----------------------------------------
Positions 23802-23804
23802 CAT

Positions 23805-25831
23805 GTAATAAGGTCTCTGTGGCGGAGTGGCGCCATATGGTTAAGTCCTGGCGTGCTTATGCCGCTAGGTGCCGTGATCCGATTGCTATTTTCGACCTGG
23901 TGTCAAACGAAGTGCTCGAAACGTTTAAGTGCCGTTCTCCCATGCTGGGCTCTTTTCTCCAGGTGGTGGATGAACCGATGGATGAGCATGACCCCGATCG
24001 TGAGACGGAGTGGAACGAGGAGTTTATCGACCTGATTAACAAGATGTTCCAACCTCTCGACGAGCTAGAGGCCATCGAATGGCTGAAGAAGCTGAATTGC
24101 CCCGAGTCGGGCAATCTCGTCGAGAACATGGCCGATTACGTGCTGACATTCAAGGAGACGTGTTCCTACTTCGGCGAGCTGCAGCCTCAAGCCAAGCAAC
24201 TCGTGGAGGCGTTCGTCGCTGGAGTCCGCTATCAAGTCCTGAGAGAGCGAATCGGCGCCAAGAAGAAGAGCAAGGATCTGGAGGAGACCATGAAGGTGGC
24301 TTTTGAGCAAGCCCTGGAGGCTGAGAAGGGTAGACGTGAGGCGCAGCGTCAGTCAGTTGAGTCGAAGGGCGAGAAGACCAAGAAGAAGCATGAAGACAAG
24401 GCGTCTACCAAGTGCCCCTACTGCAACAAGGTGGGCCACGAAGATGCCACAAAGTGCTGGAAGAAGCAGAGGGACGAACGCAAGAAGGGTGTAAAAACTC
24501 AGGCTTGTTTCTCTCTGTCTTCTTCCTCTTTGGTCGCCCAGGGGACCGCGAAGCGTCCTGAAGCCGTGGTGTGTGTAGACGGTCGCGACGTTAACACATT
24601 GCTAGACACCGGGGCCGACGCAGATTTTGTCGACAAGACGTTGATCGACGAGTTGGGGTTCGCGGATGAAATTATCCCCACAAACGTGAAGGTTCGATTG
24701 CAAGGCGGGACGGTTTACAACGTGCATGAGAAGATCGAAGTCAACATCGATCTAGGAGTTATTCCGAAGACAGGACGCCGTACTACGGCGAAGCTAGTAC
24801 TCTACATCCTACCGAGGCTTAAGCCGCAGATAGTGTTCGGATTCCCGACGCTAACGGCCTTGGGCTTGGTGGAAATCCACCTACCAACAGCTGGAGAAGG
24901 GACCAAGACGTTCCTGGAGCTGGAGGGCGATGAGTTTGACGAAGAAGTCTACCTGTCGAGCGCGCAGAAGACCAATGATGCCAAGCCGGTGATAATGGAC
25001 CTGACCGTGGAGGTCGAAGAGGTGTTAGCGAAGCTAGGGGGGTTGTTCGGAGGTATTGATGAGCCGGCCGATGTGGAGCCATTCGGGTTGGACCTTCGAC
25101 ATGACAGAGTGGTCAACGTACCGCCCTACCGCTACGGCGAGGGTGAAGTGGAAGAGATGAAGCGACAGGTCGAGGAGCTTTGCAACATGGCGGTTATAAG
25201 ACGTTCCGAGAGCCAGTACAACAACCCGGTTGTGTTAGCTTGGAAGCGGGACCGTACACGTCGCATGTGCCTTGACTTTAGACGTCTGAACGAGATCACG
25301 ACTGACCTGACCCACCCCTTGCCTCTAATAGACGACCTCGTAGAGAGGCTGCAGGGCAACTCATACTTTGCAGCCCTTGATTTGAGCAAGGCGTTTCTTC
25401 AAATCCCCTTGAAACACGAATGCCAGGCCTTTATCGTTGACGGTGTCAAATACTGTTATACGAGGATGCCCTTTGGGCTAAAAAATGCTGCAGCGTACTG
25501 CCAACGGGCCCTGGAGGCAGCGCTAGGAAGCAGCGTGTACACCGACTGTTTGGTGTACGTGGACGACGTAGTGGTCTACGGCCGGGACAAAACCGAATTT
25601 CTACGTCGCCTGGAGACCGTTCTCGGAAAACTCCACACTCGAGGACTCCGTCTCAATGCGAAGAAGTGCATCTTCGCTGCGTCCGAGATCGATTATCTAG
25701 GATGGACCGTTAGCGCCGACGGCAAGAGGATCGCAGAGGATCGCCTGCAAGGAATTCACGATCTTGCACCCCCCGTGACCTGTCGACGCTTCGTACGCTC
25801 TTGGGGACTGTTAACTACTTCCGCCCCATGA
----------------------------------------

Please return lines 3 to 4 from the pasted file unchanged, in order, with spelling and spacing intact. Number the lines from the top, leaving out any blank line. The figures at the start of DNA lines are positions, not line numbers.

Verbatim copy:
Positions 23805-25831
23805 GTAATAAGGTCTCTGTGGCGGAGTGGCGCCATATGGTTAAGTCCTGGCGTGCTTATGCCGCTAGGTGCCGTGATCCGATTGCTATTTTCGACCTGG